White smoke was seen outside of the plane and a battery cell reportedly showed signs of leaking.
This isn't the first time a 787 has been grounded. Nearly a year ago, a fire started aboard a different Japan Airlines' 787 at Logan International Airport in Boston. The National Transportation Safety Board continues its investigation into the cause of the fire and expects to make its findings public in the fall, the NTSB announced last week.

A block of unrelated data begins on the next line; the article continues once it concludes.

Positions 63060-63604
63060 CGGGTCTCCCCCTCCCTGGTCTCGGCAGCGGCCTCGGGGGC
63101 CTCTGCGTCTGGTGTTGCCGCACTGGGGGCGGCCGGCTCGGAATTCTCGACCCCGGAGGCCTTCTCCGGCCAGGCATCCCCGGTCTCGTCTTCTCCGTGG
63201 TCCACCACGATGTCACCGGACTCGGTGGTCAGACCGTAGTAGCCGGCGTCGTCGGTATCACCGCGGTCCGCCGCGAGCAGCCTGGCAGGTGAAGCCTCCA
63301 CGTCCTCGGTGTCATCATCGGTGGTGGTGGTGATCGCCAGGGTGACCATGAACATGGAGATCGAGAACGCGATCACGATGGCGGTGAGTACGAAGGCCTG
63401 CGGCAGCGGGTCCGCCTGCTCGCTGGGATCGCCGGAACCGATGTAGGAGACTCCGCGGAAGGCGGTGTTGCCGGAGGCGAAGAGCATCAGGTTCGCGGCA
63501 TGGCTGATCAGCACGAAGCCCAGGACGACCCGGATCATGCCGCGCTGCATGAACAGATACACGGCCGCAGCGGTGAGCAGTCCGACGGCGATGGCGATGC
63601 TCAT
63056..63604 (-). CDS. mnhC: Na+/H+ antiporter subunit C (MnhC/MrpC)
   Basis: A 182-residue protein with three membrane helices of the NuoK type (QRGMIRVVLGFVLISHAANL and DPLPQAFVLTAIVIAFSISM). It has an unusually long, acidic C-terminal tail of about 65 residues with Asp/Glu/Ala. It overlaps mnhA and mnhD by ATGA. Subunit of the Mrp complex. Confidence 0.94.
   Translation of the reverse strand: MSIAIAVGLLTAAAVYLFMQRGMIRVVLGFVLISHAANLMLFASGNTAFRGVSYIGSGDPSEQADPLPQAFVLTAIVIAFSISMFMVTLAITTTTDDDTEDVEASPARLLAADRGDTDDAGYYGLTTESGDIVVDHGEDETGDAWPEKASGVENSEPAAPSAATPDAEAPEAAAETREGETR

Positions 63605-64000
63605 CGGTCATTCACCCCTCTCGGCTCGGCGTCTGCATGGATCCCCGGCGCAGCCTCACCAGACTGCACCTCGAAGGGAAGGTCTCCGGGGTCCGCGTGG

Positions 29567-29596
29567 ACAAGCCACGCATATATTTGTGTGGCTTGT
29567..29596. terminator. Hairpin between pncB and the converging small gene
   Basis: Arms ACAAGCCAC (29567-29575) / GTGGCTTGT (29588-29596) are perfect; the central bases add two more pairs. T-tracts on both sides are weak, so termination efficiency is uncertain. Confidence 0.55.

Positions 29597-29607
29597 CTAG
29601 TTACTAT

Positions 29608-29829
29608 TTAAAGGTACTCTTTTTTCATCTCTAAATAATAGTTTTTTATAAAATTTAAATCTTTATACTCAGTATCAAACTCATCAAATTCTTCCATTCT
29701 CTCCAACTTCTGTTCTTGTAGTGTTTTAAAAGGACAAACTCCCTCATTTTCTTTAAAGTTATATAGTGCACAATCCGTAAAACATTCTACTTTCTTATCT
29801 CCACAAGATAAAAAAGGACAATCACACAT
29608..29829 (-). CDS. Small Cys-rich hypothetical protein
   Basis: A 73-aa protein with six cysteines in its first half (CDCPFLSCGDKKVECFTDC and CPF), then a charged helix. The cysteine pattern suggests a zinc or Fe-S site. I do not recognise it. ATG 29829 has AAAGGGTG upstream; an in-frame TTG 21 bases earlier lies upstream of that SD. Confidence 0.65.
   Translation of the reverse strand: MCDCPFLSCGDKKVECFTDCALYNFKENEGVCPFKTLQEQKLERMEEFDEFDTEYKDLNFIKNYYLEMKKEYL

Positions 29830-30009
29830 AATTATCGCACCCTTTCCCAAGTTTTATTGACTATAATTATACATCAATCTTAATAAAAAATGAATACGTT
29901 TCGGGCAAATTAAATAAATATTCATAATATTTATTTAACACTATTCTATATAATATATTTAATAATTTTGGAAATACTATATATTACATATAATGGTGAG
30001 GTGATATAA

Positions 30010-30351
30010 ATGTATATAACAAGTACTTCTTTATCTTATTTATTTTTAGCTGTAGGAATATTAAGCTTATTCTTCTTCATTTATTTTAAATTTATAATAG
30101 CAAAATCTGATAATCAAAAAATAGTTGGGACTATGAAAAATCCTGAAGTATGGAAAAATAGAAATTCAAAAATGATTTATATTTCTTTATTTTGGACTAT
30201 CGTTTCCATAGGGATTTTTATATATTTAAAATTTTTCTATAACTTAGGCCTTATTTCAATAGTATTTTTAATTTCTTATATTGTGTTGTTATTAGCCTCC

Both Japan Airlines and All Nippon Airways grounded their 787 fleets after two 787 batteries overheated on two planes within a few weeks last year. Regulators then grounded the fleet in January 2013 for three months. Boeing had to redesign the battery and prove the planes to be both safe and reliable before they could fly again.
The Wall Street Journal reports that other airlines are operating the jet as normal while Boeing investigates the incident. Japan Airlines plans to return the jet to service after replacing the affected battery.